FoIP stands for “fax-over-IP,” and businesses have been using it for years through various fax-to-email solutions.
IP faxing is a technology that sends faxes over the Internet, similar to how phone calls travel over the Internet using VoIP. In both cases, the transmission makes most of the trip from sender to receiver using a packet-switched network. This avoids long-distance costs and uses less network resources, making FoIP cheaper generally.
FoIP also offers other advantages, such as the ability to encrypt traffic using the same encryption protocol that is used for online banking and credit card transactions.
Having faxes in a digital form also can mean that businesses can more easily integrate faxes with other digital technology such as unified communications or optical character recognition and search.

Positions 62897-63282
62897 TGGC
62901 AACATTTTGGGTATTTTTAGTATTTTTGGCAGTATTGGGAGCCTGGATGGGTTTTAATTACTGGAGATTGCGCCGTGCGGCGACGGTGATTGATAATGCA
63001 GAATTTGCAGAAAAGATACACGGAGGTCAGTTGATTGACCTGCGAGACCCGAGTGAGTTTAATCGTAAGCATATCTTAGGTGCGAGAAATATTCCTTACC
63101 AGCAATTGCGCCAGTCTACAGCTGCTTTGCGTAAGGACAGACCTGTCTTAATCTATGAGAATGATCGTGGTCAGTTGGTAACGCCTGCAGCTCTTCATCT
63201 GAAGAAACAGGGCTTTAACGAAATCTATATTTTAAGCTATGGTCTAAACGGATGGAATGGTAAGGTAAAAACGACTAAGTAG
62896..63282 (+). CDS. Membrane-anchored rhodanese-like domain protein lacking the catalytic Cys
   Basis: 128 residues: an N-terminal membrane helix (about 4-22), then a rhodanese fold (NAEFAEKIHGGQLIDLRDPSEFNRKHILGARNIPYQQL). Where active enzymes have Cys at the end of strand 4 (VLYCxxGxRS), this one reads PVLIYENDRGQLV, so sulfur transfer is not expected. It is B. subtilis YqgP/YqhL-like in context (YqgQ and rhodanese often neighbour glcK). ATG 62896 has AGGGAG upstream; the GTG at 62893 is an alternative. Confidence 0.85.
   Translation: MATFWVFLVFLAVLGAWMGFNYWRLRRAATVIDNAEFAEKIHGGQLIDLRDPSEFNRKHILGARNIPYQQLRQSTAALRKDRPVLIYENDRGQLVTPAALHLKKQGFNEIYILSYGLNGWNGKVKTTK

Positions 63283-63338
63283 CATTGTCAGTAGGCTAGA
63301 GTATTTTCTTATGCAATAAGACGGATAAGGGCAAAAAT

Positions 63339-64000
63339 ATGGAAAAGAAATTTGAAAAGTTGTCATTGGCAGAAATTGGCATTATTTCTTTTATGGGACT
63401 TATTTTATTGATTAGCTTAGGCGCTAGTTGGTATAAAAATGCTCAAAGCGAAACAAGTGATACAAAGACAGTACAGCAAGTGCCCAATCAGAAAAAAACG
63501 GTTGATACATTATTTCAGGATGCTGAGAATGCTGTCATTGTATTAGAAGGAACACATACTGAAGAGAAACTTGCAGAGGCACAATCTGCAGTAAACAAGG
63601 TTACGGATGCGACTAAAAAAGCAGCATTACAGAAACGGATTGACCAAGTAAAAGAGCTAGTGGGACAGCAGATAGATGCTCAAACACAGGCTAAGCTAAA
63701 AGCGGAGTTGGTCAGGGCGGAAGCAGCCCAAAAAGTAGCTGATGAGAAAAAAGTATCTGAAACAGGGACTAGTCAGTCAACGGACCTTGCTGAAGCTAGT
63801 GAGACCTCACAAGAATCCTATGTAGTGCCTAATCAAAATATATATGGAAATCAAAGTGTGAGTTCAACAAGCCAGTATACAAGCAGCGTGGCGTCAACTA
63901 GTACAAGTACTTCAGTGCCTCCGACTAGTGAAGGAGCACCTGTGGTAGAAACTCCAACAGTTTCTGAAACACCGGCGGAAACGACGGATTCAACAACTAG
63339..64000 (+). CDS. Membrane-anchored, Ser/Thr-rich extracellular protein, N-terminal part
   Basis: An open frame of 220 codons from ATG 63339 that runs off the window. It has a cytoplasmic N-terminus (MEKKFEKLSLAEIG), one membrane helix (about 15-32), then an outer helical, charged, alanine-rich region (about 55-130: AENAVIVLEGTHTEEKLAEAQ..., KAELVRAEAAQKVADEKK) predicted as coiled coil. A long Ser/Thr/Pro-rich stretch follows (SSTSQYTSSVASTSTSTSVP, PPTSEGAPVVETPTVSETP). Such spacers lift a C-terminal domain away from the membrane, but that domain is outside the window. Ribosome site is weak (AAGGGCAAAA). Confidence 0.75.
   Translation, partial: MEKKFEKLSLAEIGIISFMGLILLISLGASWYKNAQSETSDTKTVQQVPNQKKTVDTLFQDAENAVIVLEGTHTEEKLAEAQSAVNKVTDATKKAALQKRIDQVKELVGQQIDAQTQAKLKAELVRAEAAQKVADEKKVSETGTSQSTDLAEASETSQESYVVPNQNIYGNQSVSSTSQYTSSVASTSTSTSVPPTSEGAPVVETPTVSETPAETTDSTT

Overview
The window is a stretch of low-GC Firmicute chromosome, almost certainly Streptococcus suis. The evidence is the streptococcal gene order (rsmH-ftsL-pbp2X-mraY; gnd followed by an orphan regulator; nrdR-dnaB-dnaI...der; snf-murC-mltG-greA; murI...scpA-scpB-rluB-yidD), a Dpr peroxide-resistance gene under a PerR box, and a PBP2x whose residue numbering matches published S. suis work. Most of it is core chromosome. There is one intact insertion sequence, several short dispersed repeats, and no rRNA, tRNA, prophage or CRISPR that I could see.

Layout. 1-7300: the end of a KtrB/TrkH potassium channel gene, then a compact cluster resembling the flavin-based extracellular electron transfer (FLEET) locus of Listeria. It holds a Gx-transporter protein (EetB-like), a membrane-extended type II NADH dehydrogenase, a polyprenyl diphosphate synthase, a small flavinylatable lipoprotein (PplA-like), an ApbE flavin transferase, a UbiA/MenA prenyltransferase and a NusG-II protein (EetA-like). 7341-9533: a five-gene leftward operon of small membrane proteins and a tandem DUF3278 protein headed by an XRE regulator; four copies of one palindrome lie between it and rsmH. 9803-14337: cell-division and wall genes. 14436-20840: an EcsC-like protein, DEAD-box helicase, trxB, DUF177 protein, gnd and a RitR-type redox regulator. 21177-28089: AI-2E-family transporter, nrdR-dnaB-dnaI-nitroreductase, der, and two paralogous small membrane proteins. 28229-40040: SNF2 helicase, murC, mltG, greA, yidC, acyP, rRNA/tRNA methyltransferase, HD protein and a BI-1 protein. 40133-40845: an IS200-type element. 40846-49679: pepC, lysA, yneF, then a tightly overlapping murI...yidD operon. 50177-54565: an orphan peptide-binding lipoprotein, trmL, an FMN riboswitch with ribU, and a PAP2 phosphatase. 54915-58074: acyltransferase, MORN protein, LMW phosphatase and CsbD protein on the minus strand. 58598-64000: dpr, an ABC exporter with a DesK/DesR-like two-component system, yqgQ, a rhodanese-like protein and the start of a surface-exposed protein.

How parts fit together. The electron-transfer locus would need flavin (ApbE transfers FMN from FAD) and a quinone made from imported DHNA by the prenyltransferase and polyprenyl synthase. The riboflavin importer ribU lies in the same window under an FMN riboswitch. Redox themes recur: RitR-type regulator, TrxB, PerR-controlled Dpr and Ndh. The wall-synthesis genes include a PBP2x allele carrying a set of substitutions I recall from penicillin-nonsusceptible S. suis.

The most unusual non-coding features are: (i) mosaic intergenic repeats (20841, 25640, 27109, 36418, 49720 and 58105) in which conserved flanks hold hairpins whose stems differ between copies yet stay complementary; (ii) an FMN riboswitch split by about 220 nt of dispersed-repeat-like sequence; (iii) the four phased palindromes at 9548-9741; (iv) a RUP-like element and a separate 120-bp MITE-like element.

The increasing demand for mobility also recommends FoIP over traditional faxing, because faxes can be sent and received from any Internet-connected device in many cases.
Businesses don’t necessarily need to buy a new fax machine to take advantage of FoIP. Using an Internet gateway -- or fax ATA technology that serves as an adapter such as that offered by companies like FaxSIPit -- existing fax machines can take advantage of FoIP.
When transmitting a fax between two IP fax machines, the transmission cost is the same as for e-mail, and it is faster because transmission is entirely via broadband channels instead of the circuitous route often taken by email.FoIP can be used with a VoIP server, but since fax requires more bandwidth than voice calls, a VoIP server doesn't automatically work seamlessly for transmitting faxes. One of the best ways to move to FoIP is through the use of a cloud-based fax service.